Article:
The National Energy Board's identity crisis won't be fixed easily.
It's a problem that's snowballed over at least a decade, to the point where pipeline hearings have become noisy skirmishes and the board's decisions are routinely criticized for ignoring some environmental impacts, notably climate, or excluding voices.
A new report from a government-appointed panel looking into how to reverse eroding public confidence in the regulator contains a number of recommendations aimed at pulling it into modern times.
It's a laudable goal, but the agency, which weighs major energy infrastructure projects and makes sure they operate safely, will never please everyone. Shifting national priorities and politics see to it that the board remains a target of some criticism.
In the document, the five-member panel, assembled by Prime Minister Justin Trudeau's Liberal government, spells out in no uncertain terms the NEB's crumbling credibility with Canadians. A major problem, it says, is widespread belief that the NEB has been co-opted by the oil and gas industry – that approvals of contentious pipeline projects are almost a foregone conclusion.
Some of that gripe comes from the fact that the board is staffed by Calgary-based industry experts who, by definition, have experience in the sector and therefore are biased toward it.
Not helping its case were allegations of bias in the approval process for TransCanada Corp.'s $15-billion Energy East pipeline that knocked the proceedings embarrassingly off course.
The panel recommends more inclusive, expansive and lengthy consideration of projects to help calm the public fears. That's risky. Proponents could find it takes so long that their business cases evaporate due to market changes before they can begin digging. Confidence, among investors in this case, would suffer.
So, it's a tricky balance.
First, the Expert Panel on the Modernization of the National Energy Board recommends nothing less than a national energy strategy. The report calls for a blueprint that brings in social, economic and environmental considerations in consultation with the provinces and Indigenous peoples – a set of principles that square oil sands development with climate-change-fighting efforts to guide to the regulator's actions.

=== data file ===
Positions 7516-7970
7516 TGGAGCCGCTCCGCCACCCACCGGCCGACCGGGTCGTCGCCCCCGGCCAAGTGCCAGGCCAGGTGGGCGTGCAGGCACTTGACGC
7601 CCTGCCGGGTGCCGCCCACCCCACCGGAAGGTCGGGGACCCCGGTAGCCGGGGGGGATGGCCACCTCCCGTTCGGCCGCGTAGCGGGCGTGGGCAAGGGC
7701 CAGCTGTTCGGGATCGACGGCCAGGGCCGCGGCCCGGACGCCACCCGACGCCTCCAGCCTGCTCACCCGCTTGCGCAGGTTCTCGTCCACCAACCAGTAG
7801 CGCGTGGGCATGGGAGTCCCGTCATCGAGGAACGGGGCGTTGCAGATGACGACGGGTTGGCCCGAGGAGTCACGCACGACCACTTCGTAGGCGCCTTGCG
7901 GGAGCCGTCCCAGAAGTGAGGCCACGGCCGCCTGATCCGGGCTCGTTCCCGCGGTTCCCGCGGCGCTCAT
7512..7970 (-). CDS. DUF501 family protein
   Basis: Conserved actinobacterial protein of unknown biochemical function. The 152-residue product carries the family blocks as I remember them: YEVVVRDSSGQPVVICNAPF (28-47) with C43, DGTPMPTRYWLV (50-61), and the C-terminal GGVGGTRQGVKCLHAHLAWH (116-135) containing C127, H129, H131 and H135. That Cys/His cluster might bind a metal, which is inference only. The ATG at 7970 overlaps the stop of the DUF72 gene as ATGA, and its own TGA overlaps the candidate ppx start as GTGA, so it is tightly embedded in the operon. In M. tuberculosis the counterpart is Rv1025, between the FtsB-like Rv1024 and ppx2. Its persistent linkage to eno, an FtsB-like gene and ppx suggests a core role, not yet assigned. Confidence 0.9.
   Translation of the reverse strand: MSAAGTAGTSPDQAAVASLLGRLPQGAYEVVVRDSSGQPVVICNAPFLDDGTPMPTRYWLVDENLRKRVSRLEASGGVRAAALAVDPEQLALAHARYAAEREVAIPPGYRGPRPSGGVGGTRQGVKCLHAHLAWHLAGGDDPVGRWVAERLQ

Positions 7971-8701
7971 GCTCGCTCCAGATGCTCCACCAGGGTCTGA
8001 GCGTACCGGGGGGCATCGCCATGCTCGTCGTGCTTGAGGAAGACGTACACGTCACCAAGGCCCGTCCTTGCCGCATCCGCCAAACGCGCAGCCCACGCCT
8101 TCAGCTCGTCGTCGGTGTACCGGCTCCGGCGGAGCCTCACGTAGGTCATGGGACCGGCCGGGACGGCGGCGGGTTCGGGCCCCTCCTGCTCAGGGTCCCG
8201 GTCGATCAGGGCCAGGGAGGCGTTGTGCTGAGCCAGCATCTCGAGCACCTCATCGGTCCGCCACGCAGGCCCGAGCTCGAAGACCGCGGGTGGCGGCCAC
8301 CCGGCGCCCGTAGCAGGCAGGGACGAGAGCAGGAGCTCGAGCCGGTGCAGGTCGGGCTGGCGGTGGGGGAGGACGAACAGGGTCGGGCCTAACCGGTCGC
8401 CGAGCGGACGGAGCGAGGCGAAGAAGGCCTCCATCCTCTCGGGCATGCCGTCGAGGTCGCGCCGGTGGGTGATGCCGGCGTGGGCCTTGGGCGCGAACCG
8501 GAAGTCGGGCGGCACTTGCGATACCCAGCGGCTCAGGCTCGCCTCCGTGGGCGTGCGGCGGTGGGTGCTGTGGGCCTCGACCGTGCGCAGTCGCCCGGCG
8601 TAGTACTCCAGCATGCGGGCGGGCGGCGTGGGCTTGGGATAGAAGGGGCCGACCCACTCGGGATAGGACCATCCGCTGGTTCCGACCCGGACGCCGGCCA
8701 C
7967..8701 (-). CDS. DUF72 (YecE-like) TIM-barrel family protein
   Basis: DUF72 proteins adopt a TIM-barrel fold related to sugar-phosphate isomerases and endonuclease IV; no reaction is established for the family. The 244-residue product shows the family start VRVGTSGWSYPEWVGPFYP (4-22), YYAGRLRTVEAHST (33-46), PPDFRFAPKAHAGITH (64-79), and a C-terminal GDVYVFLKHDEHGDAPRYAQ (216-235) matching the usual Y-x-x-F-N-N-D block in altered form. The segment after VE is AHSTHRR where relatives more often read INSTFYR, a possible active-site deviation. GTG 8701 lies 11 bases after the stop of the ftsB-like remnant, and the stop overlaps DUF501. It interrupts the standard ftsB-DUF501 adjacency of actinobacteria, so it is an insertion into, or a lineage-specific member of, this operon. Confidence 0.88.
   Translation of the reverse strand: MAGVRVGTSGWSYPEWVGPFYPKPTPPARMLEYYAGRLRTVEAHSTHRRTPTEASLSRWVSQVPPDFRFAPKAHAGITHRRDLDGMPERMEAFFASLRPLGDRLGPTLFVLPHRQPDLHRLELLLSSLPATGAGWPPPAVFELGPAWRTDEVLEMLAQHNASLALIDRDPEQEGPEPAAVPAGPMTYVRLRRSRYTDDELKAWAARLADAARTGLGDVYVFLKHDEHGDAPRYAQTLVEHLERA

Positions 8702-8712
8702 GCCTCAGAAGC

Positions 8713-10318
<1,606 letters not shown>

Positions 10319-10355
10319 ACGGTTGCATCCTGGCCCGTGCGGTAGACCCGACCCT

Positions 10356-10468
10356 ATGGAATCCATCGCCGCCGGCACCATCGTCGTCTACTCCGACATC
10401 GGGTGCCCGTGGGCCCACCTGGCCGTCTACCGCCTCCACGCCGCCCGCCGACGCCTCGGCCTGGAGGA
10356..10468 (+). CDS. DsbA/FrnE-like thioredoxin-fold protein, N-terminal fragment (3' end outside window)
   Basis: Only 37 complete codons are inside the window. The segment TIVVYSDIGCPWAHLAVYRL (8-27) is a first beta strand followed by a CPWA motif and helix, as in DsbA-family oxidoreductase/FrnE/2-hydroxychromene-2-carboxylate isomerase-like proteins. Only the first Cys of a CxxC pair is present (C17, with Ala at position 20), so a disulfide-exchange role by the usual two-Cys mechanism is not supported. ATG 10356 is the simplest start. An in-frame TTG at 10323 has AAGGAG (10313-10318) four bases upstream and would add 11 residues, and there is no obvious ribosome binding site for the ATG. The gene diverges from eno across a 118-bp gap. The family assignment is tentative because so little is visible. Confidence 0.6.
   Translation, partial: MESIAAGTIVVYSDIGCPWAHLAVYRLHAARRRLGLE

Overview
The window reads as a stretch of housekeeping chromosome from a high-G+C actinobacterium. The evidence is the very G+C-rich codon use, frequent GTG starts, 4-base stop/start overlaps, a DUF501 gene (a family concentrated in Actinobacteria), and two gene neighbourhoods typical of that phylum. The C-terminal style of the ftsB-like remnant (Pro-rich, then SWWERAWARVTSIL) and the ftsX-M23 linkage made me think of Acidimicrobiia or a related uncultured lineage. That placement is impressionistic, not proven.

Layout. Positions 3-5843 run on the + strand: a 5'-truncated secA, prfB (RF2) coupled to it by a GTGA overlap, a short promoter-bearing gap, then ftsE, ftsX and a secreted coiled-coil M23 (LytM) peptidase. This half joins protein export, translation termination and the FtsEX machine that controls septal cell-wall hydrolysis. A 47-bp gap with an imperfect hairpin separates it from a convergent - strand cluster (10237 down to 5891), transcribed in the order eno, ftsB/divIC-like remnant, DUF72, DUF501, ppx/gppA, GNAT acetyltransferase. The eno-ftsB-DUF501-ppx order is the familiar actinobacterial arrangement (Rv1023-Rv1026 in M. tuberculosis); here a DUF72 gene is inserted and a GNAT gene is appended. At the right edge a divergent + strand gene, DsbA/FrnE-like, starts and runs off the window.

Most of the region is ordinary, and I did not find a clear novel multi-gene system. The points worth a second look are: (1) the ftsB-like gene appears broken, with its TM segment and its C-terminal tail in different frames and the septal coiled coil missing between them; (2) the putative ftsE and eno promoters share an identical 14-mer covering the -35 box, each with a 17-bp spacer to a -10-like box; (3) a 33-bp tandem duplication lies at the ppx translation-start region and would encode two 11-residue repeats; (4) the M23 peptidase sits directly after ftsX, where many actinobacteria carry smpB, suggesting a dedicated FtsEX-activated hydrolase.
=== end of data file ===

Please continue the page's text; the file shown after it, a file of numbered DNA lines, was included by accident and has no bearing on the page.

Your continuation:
This would presumably prevent such debates from erupting at hearings for specific applications, but it seems akin to asking for the sun, moon and stars. The concept has bedevilled politicians, especially Alberta premiers, for years.
In the last month alone, Canadians have watched Kinder Morgan's Trans Mountain expansion project – which has its federal approvals – re-emerge as a hot political issue in the British Columbia election and threaten relations between that province and Alberta. Politics is never too far when it comes to energy development.
The panel also recommends the board – which would be renamed the Canadian Energy Transmission Commission – undertake a new process for decisions on major projects that includes a year to come up with whether the application is in the national interest, then another two years of environmental assessment.
In 2012, the Harper government put a 15-month deadline on proceedings and also gave Ottawa the power to turn a "no" from the board to a "yes" if the federal cabinet determined a project was in the public interest.
As far as perceptions that the NEB has become a part of the home team in energy development, the panel suggests some functions be moved out of Calgary, including the board of directors, which would be located in Ottawa to bolster "representativeness."
Alberta Premier Rachel Notley was less than thrilled with the idea when asked about it on Tuesday: "Just let me just say that moving the NEB to Eastern Canada is dumb. We are absolutely opposed to that and it shouldn't happen."
Natural Resources Minister Jim Carr welcomed the report, but said the government will consult more with Canadians about how to overhaul the board. He's got time.
Any changes won't affect the Energy East proposal, and Ottawa has already approved oil pipelines including Trans Mountain and Enbridge's Line 3 replacement.
It could be many years before there's another major pipeline application to argue about.
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